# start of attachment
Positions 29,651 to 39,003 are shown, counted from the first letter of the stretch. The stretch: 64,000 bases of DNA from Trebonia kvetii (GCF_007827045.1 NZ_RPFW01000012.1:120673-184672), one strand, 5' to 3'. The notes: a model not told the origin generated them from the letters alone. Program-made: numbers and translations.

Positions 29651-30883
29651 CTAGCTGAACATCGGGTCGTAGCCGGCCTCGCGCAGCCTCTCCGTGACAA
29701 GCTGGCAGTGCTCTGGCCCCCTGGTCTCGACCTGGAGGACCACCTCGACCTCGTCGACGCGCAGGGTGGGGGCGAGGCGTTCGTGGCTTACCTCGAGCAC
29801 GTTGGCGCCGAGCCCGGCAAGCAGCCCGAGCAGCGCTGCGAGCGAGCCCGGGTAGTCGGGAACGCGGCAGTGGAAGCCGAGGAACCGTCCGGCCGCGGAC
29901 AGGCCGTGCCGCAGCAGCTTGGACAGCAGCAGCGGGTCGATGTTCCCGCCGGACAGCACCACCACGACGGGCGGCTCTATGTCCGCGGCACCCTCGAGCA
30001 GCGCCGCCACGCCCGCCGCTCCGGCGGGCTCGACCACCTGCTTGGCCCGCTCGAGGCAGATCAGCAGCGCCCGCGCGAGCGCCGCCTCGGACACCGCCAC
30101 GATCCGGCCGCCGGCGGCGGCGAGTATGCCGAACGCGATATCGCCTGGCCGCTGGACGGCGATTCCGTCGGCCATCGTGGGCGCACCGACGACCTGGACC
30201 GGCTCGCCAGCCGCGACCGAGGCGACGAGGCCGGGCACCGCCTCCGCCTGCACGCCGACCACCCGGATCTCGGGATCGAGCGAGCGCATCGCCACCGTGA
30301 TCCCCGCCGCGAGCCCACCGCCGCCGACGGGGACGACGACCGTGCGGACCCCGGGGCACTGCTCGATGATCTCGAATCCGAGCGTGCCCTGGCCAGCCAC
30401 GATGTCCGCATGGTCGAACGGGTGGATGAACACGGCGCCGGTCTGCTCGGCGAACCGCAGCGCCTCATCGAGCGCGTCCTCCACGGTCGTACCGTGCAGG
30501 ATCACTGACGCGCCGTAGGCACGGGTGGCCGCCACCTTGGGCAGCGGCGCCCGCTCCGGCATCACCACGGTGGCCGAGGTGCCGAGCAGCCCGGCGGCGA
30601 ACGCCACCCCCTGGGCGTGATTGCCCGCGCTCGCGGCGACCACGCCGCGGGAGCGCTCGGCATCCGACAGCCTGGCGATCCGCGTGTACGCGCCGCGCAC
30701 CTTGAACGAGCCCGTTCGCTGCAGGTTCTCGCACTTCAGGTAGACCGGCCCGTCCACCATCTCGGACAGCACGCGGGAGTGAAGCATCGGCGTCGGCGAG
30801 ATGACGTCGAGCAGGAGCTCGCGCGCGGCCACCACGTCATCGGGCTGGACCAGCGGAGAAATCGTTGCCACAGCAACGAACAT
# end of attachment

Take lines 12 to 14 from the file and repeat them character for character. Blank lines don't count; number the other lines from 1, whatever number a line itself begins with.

30501 ATCACTGACGCGCCGTAGGCACGGGTGGCCGCCACCTTGGGCAGCGGCGCCCGCTCCGGCATCACCACGGTGGCCGAGGTGCCGAGCAGCCCGGCGGCGA
30601 ACGCCACCCCCTGGGCGTGATTGCCCGCGCTCGCGGCGACCACGCCGCGGGAGCGCTCGGCATCCGACAGCCTGGCGATCCGCGTGTACGCGCCGCGCAC
30701 CTTGAACGAGCCCGTTCGCTGCAGGTTCTCGCACTTCAGGTAGACCGGCCCGTCCACCATCTCGGACAGCACGCGGGAGTGAAGCATCGGCGTCGGCGAG